The entire point of a trade mark is to enable the public to distinguish the goods / services of one company from the goods / services of another. The term âLetâs Playâ though has been used across the internet for years by thousands ofÂ differentÂ individuals and companies referring toÂ theirÂ videos and content,Â to the point where whenÂ someone says âletâs playâ, from this alone itâs almost impossible to know whoÂ or whatÂ theyâre talking about.Â The term has simply become a description of a medium of delivering entertainment like âfilmâ, âmusicâ or âstreamâ and gives no indication as toÂ whoÂ has actually made the content.Â
Sony would have to prove that, through their own use, the general public has come to think ofÂ themÂ whenever someone uses the phrase. This would beÂ difficult forÂ anyoneÂ toÂ prove, let alone Sony.Â If youÂ hadÂ to pick someone who was most commonly associated with the term youâd probably think of famous letâs players likeÂ PewDiePie, TheÂ YogscastÂ and Achievement Hunter (the latter actually owning the YouTube channel, âLetâs Playâ), but even then itâs not always a single source. The point is,Â itâs not Sony that springs to my mind at least.
(B) Existing similar marks and similar goodsÂ Â
Itâs possible Sony would have faced some objections from companies holding existing similar trade marks. Thereâs actually already a trade mark forÂ âLetâs Play!â, but this is largely in relation to advertising services, so likely wouldnât be a problem.Â More worrying for Sony would be the similar trade marks such as âslots.com Letâs Playâ, registered in relation to the âtransmission of information over a global computer network such as the internet includingâŚinformation pertaining to sporting events such as gamingâ â not exactly the same mark or services as Sony, but enough to be âsimilarâÂ and confusing to the public? Maybe.Â SoÂ ifÂ the owners of these existing similar marks decided to challenge Sonyâs (currently hypothetical) CTM application, Sony would have to prove to OHIM that thereâs no real chance of confusion between the customers of their different companies.
If you want to know a little more about this issue Iâve writtenÂ an entire pieceÂ about a recent trade mark application by Black Forest Gamesâ (Giana Sisters) for their new game, then titledÂ âDieselstormersâ,Â which was rejected due to its similarity with the DieselÂ clothingÂ trade mark.
(C) Has the term âLetâs Playâ become customary to the industry?Â
YouÂ alsoÂ canât trade mark something which has become common vocabulary in the relevant industry for those goods / servicesÂ â SonyÂ mayÂ struggle here in proving that âLetâs PlayâÂ hasnât.Â A simple Google searchÂ (which is of course the full legal test) ((not really))Â showsÂ thousandsÂ of different people all describing what they do as letâs plays andÂ SonyÂ doesnât even appearÂ near the first several pages of results (barring of course stories about thisÂ incident).Â Itâs at least arguable thatÂ the termÂ âLetâs Playâ has become the common terminology for watching someone else play a video gameÂ largely because of popular YouTubers, rather than because of Sony itself.Â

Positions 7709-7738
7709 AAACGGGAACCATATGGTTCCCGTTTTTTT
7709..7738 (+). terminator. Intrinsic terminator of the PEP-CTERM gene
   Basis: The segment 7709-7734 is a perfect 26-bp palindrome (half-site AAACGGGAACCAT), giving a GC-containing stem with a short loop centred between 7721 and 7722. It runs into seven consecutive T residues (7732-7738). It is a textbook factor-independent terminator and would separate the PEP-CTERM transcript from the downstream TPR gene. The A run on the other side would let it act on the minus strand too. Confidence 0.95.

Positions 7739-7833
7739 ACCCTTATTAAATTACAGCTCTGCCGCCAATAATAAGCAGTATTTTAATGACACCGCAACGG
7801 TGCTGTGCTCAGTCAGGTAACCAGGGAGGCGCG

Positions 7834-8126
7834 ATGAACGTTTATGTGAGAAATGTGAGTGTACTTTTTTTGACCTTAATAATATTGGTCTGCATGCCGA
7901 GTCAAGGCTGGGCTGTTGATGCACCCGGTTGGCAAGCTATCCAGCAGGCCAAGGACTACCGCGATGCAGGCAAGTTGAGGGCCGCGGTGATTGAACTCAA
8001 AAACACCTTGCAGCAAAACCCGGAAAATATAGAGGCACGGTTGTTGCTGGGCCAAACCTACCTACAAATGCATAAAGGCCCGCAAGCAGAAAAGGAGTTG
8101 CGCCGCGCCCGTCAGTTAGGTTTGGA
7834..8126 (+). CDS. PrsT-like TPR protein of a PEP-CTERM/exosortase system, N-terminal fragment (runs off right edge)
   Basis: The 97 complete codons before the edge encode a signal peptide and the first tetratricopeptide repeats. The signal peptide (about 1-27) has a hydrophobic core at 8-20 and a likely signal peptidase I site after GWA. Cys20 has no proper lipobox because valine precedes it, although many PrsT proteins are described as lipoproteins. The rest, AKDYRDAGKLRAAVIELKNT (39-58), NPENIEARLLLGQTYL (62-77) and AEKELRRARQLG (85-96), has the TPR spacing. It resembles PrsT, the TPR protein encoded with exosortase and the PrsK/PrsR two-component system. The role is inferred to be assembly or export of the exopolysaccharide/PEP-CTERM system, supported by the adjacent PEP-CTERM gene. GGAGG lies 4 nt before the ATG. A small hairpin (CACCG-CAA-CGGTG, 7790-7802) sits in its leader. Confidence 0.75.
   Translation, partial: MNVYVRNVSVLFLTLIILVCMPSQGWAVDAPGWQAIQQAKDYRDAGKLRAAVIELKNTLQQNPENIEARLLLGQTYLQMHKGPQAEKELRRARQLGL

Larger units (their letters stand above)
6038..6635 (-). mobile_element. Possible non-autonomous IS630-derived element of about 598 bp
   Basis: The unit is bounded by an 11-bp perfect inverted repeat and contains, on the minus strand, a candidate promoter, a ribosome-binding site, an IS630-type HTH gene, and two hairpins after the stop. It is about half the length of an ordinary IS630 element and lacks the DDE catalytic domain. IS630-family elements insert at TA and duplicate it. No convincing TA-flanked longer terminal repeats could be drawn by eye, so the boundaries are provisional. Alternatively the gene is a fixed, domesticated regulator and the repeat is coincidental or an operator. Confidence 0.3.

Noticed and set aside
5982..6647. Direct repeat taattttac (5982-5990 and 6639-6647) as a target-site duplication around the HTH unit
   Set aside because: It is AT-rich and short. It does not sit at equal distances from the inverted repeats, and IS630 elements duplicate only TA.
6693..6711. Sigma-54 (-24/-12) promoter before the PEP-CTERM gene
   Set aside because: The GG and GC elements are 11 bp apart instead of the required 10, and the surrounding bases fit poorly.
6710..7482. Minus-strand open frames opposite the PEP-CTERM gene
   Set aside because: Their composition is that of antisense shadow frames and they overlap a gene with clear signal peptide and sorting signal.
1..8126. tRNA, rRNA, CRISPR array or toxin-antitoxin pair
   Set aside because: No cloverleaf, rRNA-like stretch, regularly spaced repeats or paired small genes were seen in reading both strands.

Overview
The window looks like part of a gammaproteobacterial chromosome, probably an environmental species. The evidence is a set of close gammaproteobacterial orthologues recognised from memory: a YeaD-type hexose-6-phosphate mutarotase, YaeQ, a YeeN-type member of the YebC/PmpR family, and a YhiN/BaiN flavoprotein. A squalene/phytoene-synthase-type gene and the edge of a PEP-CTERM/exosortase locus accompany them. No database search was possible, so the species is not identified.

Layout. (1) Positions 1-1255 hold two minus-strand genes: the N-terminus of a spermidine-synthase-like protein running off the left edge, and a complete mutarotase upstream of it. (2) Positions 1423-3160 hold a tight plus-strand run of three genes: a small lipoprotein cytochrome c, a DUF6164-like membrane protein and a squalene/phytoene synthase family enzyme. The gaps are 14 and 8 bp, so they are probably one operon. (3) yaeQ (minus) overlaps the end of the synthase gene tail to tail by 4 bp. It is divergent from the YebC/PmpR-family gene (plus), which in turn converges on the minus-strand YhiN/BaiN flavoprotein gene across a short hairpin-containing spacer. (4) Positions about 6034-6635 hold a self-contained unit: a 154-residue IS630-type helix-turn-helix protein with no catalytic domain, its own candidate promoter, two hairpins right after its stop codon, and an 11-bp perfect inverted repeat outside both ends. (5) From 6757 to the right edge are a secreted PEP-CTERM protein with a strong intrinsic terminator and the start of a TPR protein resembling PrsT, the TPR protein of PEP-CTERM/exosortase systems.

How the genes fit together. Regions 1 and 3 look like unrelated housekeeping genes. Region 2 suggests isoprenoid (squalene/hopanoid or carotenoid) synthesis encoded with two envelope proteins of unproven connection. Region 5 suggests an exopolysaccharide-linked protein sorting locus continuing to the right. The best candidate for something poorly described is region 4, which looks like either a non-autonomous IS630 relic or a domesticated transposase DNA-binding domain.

WhyÂ botherÂ and whatÂ happensÂ now?Â
If Sony was granted its CTM it wouldÂ (in theory)Â enable them toÂ tryÂ andÂ stop anyone else within Europe from using the phrase to describe what we commonly refer to as letâs plays.Â Â I emphasiseÂ tryÂ becauseÂ the realities of actuallyÂ enforcingÂ a trade mark arenât always that straight forward. For one, the person on the receiving end of a cease and desist letter or lawsuitÂ may have certain defences available to them, primarily that thereâs no confusion on behalf of the public (e.g.Â when people watch aÂ PewDiePieÂ letâs playÂ theyâre not thinking itâs aÂ Sony video).Â There could also be PR implications for Sony which could limit their enforcementÂ â cast your minds back to the difficulties Bethesda faced in the court of public opinion when enforcing their trade markÂ âThe Elder ScrollsâÂ againstÂ MojangâsÂ game,Â âScrollsâ. All of that said though, if Sony everÂ wasÂ granted and decidedÂ to enforce a âLetâs Playâ CTM, those in a position to actually fight this wouldÂ probablyÂ be few and far between.Â
So why did Sony apply for their US trade mark?Â Honestly,Â your guess is as good as mine here. Sure, weâve had some controversial trade mark filings in the past like when King trade markedÂ âcandyâÂ andÂ âsagaâ, but at least these were in relation to games that actually existed and they wanted to protect at the time of filing. If Sony had a prominentÂ letâs play YouTube channel or were planning on extending their âLive from PlayStationâ service (which lets you watch streams of peoplesâ PS4 games) this would make a lot more sense. It all just seems quite out of the blue for Sony to try to trade mark something which it doesnât seem all that involved with at the moment.Â
Sony has until June 29 to appeal the USPTOâs decision so itâs possible the story isnât over yet, but for nowÂ letâs players around the world can rest easy.Â Â
Thanks for reading!